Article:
St. Andrew’s School’s FaceBook page featured this great photo:
Talk about #TBT! This photo of St. Andrew’s students playing in the yard is likely from right around 1900. They would have all lived close by in the Oregon Hill neighborhood and attended St. Andrew’s Church.
Patio outside 821 is calling…
‘Cal’ took a break from his travels to play a few chords at Laurel and W.Cary.
There is an all-day annual event that VCU is hosting this Saturday. It’s called ‘Relay for Life’, and it’s a fundraiser for the American Cancer Society.
It is open to the community and interested persons can sign up or donate by clicking on this link.
The event goes from 11 a.m. to 9 p.m. at the Cary St. Field.
Organizers have been working to ensure that the sound projects toward Cary St. and not the neighborhood. That said, we know that sounds can and will bounce off buildings. Should the volume become problematic residents can call VCU PD’s non-emergency number at 828-1196.
The Virginia War Memorial 5K Run/Walk To Remember will be Saturday, April 18th. The race kicks off at the Memorial @ 8:30 a.m. and will be travelling through Oregon Hill between 8:30 a.m. and 10:00 a.m.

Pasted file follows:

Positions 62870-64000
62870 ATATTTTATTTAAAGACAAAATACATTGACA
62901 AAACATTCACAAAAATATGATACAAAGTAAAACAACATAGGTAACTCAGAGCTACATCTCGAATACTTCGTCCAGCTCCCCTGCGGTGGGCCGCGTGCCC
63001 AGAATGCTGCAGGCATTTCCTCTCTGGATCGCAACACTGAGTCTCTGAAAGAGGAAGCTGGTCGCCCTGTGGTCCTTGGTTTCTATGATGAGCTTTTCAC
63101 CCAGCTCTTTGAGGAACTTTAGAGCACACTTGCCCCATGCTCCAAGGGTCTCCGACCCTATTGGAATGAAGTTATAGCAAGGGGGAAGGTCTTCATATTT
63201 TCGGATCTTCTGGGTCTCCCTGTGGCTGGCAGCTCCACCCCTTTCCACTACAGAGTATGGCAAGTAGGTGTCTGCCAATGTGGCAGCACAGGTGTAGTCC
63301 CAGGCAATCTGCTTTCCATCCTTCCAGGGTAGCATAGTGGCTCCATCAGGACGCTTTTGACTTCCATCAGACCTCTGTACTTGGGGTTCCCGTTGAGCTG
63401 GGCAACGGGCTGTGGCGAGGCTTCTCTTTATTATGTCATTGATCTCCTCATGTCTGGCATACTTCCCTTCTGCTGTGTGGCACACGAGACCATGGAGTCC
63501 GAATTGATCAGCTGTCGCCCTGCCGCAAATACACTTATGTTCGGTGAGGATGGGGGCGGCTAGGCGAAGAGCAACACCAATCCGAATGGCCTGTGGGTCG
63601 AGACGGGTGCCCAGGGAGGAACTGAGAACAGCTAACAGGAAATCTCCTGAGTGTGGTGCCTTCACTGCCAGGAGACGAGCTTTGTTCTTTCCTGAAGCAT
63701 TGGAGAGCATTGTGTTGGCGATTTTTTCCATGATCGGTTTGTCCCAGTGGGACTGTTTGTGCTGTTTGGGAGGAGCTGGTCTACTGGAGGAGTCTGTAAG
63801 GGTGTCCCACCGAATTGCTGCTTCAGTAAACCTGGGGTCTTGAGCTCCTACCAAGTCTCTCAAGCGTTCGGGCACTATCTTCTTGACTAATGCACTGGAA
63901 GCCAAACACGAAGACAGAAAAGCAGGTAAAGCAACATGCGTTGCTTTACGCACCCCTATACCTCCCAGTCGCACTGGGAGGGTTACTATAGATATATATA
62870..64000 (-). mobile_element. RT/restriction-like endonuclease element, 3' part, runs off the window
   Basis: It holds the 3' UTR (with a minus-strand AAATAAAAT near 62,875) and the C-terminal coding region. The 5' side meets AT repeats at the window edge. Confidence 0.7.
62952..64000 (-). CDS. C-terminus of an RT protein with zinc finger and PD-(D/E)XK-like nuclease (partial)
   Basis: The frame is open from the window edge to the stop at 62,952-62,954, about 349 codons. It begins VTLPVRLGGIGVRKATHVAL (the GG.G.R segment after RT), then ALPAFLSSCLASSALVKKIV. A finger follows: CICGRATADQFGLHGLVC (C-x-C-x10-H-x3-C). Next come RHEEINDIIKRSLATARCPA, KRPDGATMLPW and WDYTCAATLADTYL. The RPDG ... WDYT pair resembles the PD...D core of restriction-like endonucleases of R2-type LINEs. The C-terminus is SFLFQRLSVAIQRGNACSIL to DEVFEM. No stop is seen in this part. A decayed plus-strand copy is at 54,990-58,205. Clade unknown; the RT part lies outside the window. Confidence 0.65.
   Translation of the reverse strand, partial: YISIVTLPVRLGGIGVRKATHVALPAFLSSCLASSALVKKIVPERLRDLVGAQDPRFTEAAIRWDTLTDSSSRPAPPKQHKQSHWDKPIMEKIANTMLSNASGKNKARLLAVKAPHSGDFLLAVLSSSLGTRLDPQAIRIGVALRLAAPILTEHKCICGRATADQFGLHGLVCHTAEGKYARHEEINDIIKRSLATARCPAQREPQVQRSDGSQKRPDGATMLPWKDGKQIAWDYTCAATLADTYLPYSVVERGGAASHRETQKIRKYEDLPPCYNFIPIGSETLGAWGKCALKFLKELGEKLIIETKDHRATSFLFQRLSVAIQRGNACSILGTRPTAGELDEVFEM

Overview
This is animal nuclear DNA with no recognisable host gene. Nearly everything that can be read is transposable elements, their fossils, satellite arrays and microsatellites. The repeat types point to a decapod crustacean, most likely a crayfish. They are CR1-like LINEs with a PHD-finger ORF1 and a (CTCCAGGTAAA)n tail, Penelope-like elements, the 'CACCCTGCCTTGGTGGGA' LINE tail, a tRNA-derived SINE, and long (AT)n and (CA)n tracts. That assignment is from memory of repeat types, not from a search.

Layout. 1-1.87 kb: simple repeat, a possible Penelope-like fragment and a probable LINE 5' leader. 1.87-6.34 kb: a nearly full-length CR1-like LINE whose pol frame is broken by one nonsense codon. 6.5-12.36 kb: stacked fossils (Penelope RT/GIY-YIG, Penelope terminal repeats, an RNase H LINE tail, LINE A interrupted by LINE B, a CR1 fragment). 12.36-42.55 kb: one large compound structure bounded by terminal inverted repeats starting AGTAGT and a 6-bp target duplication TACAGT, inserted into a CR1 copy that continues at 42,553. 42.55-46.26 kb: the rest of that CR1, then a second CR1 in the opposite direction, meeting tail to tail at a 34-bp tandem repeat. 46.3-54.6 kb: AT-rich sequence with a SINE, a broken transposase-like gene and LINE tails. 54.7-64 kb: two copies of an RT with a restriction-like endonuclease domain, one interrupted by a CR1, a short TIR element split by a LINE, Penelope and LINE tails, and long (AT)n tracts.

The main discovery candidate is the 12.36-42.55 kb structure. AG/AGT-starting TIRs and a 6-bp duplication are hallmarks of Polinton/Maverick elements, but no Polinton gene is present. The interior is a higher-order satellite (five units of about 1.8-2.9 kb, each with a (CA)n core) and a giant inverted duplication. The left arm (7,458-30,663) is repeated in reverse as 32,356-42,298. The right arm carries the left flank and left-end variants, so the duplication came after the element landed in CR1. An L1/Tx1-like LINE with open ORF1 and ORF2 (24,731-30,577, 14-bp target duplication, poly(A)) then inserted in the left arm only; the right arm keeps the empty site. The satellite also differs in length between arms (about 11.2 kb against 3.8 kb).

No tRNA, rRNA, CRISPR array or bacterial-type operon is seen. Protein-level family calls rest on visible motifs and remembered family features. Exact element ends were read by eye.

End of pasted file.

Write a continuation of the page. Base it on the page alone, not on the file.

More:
Organizers are expecting 500+ participants and over 600 military running in formation. There will be Course Marshals and Fort Lee soldiers along the route and at each corner. Richmond City Police will be involved with the race too. Only 2nd street and Belvidere from Byrd Street to the Lee Bridge entrance ramp will be closed, but due to the number of participants there might be a few delays on the streets involved.
This race is a wonderful opportunity for the public to honor and remember veterans.
Many Oregon Hill residents love having birds in the neighborhood and recognize how lucky we are that we get a lot bird traffic due to nearby James River Park and Hollywood Cemetery, which serve as havens for wildlife and important stops for bird migrations.
A new study published last month in the journal Urban Ecosystems tries to determine what economic value residents in two comparable cities place on having birds in their backyards and parks.
From an article on the study:
“This paper shows that our interactions with birds actually have a pretty high economic return to the community where you live,” said John Marzluff, a University of Washington professor of environmental and forest sciences and the paper’s co-author. “We know that having a livable, green community that attracts birds also increases the value of homes in that area. This paper shows there’s an economic service birds are providing.”
It’s something to consider as development pressures and increased riverfront activity come to bear. There is a lot at stake.